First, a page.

A "Good" estimator is the one which provides an estimate with the following qualities:Unbiasedness: An estimate is said to be an unbiased estimate of a given parameter when the expected value of that estimator can be shown to be equal to the parameter being estimated. For example, the mean of a sample is an unbiased estimate of the mean of the population from which the sample was drawn. Unbiasedness is a good quality for an estimate, since, in such a case, using weighted average of several estimates provides a better estimate than each one of those estimates. Therefore, unbiasedness allows us to upgrade our estimates. For example, if your estimates of the population mean µ are say, 10, and 11.2 from two independent samples of sizes 20, and 30 respectively, then a better estimate of the population mean µ based on both samples is [20 (10) + 30 (11.2)] (20 + 30) = 10.75.Consistency: The standard deviation of an estimate is called the standard error of that estimate. The larger the standard error the more error in your estimate. The standard deviation of an estimate is a commonly used index of the error entailed in estimating a population parameter based on the information in a random sample of size n from the entire population.An estimator is said to be "consistent" if increasing the sample size produces an estimate with smaller standard error. Therefore, your estimate is "consistent" with the sample size. That is, spending more money to obtain a larger sample produces a better estimate.Efficiency: An efficient estimate is one which has the smallest standard error among all unbiased estimators.The "best" estimator is the one which is the closest to the population parameter being estimated.

standard deviation is best measure of dispersion because all the data distributions are nearer to the normal distribution.

A "Good" estimator is the one which provides an estimate with the following qualities:Unbiasedness: An estimate is said to be an unbiased estimate of a given parameter when the expected value of that estimator can be shown to be equal to the parameter being estimated. For example, the mean of a sample is an unbiased estimate of the mean of the population from which the sample was drawn. Unbiasedness is a good quality for an estimate, since, in such a case, using weighted average of several estimates provides a better estimate than each one of those estimates. Therefore, unbiasedness allows us to upgrade our estimates. For example, if your estimates of the population mean µ are say, 10, and 11.2 from two independent samples of sizes 20, and 30 respectively, then a better estimate of the population mean µ based on both samples is [20 (10) + 30 (11.2)] (20 + 30) = 10.75.Consistency: The standard deviation of an estimate is called the standard error of that estimate. The larger the standard error the more error in your estimate. The standard deviation of an estimate is a commonly used index of the error entailed in estimating a population parameter based on the information in a random sample of size n from the entire population.An estimator is said to be "consistent" if increasing the sample size produces an estimate with smaller standard error. Therefore, your estimate is "consistent" with the sample size. That is, spending more money to obtain a larger sample produces a better estimate.Efficiency: An efficient estimate is one which has the smallest standard error among all unbiased estimators.The "best" estimator is the one which is the closest to the population parameter being estimated.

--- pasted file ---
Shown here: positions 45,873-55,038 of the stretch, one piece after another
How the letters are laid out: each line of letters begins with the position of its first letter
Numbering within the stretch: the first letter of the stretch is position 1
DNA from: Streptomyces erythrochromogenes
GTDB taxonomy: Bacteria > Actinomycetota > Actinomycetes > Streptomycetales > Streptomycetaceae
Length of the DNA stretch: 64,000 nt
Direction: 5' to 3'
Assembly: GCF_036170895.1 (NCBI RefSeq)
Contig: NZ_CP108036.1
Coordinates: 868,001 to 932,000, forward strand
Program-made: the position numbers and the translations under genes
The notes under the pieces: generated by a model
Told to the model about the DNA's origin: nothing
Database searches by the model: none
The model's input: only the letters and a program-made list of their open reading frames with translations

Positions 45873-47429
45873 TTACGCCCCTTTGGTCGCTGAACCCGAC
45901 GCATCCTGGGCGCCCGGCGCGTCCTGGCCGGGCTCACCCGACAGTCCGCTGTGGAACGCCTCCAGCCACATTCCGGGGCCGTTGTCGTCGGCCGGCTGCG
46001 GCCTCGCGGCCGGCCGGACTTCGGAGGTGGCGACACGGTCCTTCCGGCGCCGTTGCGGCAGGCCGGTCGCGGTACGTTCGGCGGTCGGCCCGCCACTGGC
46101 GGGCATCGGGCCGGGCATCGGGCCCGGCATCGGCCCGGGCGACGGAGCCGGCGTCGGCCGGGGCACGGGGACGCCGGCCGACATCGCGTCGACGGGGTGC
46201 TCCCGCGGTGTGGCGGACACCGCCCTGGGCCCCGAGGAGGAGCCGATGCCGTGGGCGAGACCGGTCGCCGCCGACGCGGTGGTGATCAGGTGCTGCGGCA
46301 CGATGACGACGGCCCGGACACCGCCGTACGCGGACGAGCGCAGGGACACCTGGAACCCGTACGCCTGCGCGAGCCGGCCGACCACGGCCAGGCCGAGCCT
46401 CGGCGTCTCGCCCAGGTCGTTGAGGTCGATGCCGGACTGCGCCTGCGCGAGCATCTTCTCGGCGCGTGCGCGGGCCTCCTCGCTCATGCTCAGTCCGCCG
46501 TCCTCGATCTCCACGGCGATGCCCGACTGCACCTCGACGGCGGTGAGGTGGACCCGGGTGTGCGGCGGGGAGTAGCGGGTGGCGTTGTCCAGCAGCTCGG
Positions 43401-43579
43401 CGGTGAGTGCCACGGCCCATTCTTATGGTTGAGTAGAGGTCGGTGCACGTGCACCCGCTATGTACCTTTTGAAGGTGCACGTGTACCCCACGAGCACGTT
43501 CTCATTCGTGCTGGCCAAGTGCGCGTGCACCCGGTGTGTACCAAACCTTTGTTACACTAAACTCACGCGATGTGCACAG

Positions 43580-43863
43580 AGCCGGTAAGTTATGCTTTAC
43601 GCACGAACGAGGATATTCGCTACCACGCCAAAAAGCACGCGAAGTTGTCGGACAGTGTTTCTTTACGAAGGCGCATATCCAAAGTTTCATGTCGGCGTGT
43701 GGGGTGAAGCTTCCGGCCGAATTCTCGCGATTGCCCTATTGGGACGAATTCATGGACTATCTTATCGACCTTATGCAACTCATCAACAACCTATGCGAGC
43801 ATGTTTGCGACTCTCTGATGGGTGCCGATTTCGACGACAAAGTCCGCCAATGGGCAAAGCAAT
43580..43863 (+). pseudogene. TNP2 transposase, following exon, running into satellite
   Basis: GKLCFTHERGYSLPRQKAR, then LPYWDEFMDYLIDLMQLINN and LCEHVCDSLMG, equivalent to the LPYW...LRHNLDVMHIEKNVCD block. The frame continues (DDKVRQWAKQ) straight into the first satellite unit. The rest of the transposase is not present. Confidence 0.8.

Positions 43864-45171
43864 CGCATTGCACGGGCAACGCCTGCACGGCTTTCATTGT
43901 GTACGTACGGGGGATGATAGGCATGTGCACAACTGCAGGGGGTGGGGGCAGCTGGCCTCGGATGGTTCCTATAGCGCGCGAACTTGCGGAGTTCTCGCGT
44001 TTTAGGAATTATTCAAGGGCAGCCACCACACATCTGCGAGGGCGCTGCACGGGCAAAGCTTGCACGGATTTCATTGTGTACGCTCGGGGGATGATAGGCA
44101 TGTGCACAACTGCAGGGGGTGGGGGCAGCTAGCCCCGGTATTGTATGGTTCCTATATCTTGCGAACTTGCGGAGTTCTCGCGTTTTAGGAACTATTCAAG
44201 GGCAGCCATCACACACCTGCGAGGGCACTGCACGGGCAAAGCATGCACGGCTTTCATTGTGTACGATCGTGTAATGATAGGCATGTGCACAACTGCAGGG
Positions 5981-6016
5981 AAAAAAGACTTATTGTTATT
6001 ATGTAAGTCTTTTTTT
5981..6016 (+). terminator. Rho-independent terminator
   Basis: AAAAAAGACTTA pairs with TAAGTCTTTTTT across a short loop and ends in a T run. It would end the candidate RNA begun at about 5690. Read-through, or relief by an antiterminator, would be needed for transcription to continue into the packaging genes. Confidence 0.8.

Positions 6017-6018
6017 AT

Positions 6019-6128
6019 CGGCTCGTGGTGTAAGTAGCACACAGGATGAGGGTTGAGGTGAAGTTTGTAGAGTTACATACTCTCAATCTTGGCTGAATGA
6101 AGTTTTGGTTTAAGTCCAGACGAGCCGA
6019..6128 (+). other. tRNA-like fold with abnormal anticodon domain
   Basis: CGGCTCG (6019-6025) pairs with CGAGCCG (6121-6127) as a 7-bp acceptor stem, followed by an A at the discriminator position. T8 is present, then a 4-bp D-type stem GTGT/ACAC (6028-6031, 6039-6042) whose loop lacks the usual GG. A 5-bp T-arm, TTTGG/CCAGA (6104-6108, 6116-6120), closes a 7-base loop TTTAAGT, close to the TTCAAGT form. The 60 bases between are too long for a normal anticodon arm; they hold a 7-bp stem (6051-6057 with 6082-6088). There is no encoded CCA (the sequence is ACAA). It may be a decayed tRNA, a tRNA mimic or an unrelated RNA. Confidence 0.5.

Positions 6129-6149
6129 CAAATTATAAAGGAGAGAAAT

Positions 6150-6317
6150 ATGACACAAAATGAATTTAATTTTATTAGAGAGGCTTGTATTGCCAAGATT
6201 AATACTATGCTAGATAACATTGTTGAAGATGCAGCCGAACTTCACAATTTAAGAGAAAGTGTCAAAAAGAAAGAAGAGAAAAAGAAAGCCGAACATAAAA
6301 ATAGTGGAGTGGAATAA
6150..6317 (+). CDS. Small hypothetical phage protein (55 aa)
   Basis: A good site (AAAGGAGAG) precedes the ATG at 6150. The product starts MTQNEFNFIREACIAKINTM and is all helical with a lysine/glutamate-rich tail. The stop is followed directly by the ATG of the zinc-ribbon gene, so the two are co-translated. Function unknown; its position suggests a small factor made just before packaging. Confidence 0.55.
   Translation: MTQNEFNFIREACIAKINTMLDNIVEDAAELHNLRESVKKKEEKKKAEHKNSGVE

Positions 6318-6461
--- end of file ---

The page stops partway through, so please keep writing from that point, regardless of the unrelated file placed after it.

he population mean

Short answer, complex. I presume you're in a basic stats class so your dealing with something like a normal distribution however (or something else very standard). You can think of it this way... A confidence interval re-scales margin of likely error into a range. This allows you to say something along the lines, "I can say with 95% confidence that the mean/variance/whatever lies within whatever and whatever" because you're taking into account the likely error in your prediction (as long as the distribution is what you think it is and all stats are what you think they are). This is because, if you know all of the things I listed with absolute certainty, you are able to accurately predict how erroneous your prediction will be. It's because central limit theory allow you to assume statistically relevance of the sample, even given an infinite population of data. The main idea of a confidence interval is to create and interval which is likely to include a population parameter within that interval. Sample data is the source of the confidence interval. You will use your best point estimate which may be the sample mean or the sample proportion, depending on what the problems asks for. Then, you add or subtract the margin of error to get the actual interval. To compute the margin of error, you will always use or calculate a standard deviation. An example is the confidence interval for the mean. The best point estimate for the population mean is the sample mean according to the central limit theorem. So you add and subtract the margin of error from that. Now the margin of error in the case of confidence intervals for the mean is za/2 x Sigma/ Square root of n where a is 1- confidence level. For example, confidence level is 95%, a=1-.95=.05 and a/2 is .025. So we use the z score the corresponds to .025 in each tail of the standard normal distribution. This will be. z=1.96. So if Sigma is the population standard deviation, than Sigma/square root of n is called the standard error of the mean. It is the standard deviation of the sampling distribution of all the means for every possible sample of size n take from your population ( Central limit theorem again). So our confidence interval is the sample mean + or - 1.96 ( Population Standard deviation/ square root of sample size. If we don't know the population standard deviation, we use the sample one but then we must use a t distribution instead of a z one. So we replace the z score with an appropriate t score. In the case of confidence interval for a proportion, we compute and use the standard deviation of the distribution of all the proportions. Once again, the central limit theorem tells us to do this. I will post a link for that theorem. It is the key to really understanding what is going on here!

Standard deviation; correlation coefficient

The best estimator of the population mean is the sample mean. It is unbiased and efficient, making it a reliable estimator when looking to estimate the population mean from a sample.

160

The mean and standard deviation. If the data really are normally distributed, all other statistics are redundant.